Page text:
Pediatricians urge U.S. parents to get their children routine vaccinations after vaccinations for diseases like measles declined when the pandemic enforced restrictions last year, including home accommodation arrangements.
New data from 10 jurisdictions closely monitoring vaccinations confirms the number of vaccine doses given slumped between March and May last year, especially in older children, the Centers for Disease Control and Prevention reported Thursday.
Although vaccinations recovered between June 2020 and September 2020 and were approaching pre-pandemic levels, the increase was insufficient to offset the earlier decline, the study found.
Vaccinations are required to attend most schools, camps, and day care centers, but the authors of the C.D.C. Study warned that the delay could nonetheless “pose a serious public health threat that would lead to vaccine-preventable disease outbreaks”.
They expressed concern that the move to distance learning during the pandemic may have hampered enforcement of vaccination regulations, noting that even a temporary drop in vaccination can affect herd immunity.
A measles outbreak occurred in Rockland County, NY and surrounding counties in 2018-2019 after the measles vaccination rate in schools in the area fell to 77 percent, below the 93 to 95 percent required to maintain the disease Herd immunity is required. “Pediatric outbreaks of vaccine-preventable diseases can undo efforts to reopen schools this fall,” the researchers added.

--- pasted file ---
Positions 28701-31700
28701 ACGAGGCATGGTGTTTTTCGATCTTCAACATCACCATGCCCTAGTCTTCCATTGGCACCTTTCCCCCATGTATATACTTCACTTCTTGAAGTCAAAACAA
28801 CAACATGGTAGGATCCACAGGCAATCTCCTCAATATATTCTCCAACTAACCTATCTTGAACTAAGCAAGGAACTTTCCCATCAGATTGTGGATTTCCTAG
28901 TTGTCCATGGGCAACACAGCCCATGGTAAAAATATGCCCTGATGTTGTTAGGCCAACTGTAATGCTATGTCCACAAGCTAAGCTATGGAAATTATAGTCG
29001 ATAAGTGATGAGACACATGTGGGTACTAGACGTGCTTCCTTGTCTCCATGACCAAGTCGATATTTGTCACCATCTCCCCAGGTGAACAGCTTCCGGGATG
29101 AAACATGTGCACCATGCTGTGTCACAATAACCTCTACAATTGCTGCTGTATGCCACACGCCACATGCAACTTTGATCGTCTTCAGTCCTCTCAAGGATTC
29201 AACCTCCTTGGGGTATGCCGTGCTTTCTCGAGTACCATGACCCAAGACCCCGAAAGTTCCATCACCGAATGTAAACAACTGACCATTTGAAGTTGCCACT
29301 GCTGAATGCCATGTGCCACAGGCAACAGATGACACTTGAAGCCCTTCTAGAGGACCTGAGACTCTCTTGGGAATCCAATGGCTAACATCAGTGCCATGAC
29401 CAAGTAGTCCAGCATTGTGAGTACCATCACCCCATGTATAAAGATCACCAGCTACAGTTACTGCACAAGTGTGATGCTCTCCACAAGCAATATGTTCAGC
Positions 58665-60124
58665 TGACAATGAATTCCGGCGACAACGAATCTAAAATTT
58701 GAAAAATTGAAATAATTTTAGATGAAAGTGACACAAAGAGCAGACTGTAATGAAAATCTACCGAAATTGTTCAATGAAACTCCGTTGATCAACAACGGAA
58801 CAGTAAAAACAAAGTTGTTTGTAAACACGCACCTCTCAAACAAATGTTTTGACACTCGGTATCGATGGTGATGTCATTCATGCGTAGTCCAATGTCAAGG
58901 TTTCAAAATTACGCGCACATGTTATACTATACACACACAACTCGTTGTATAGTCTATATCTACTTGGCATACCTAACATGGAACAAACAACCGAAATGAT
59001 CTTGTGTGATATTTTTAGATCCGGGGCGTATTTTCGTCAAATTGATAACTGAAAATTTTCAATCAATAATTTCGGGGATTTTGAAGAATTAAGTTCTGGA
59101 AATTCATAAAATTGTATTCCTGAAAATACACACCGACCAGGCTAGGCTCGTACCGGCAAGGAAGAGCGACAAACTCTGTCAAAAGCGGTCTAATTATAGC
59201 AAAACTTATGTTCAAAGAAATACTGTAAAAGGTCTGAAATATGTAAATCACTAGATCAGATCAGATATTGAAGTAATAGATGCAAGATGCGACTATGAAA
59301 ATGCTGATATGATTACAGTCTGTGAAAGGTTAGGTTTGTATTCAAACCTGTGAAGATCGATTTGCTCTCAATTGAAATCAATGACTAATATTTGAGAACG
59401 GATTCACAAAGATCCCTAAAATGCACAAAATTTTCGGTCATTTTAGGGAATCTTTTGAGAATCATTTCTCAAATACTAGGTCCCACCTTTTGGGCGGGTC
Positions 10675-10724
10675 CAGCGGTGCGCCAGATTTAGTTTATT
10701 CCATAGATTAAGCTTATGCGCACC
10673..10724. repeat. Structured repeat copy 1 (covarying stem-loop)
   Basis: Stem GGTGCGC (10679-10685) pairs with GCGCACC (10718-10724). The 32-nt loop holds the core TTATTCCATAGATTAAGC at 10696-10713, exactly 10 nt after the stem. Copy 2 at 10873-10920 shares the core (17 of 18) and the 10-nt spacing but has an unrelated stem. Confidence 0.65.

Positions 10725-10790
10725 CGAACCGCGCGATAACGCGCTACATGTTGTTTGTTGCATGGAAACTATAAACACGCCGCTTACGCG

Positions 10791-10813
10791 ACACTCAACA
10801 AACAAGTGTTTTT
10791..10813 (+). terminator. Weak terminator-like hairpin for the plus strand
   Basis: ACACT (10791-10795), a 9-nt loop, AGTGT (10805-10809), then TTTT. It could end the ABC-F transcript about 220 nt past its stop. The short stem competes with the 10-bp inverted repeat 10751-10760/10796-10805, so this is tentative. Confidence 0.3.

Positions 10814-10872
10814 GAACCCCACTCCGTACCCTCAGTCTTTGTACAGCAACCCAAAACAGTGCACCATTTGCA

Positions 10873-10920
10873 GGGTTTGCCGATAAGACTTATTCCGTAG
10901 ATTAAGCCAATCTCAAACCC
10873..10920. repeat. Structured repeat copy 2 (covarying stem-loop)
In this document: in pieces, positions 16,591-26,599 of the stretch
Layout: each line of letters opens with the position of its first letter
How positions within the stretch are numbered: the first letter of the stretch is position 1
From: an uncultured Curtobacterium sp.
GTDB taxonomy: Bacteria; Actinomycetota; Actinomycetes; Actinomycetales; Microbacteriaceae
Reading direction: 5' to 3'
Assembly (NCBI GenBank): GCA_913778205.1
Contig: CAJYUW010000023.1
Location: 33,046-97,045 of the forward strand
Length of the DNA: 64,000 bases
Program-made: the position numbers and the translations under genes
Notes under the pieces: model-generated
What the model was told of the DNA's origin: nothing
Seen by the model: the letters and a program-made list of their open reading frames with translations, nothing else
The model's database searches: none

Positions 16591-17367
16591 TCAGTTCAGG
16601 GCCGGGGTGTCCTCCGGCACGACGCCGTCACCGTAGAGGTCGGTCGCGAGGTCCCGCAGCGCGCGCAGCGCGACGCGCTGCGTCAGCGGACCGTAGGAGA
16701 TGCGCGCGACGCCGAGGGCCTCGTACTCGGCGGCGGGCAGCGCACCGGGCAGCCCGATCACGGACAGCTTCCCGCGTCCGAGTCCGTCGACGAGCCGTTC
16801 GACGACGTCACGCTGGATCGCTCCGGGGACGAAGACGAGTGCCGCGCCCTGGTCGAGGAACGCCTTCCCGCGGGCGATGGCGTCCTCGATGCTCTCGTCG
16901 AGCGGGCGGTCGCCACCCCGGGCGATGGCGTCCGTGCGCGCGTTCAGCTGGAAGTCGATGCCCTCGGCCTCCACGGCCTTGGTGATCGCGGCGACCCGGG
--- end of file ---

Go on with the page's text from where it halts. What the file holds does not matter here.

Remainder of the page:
Parents should plan ahead now and make appointments so their children can be protected, said Dr. Yvonne Maldonado, Chair of the Infectious Diseases Committee at the American Academy of Pediatrics.
“We should start thinking about it,” said Dr. Maldonado in a telephone interview. “People forget. We have regular pertussis outbreaks every four or five years and are just waiting to see another. “
“We’ll likely see more infections because the kids will get back together and there will be less masking and social distancing,” she added.
The C.D.C. analyzed data from nine states and New York City. In eight of the jurisdictions, a stay at home order was issued last spring.
The number of doses of diphtheria, tetanus and pertussis vaccines (DTaP) administered decreased by 15.7 percent in children under 2 years of age and 60 percent in children between the ages of 2 and 6, compared with last spring the same period in 2018 and 2019.
The vaccine doses against measles, mumps and rubella (MMR) fell by 22.4 percent in 1-year-olds and by 63 percent in 2 to 8-year-olds.
HPV vaccine administration decreased more than 63 percent in adolescents aged 9-17 years compared to the same period in 2018 and 2019; and doses of Tdap (tetanus, diphtheria, and whooping cough) decreased by over 60 percent.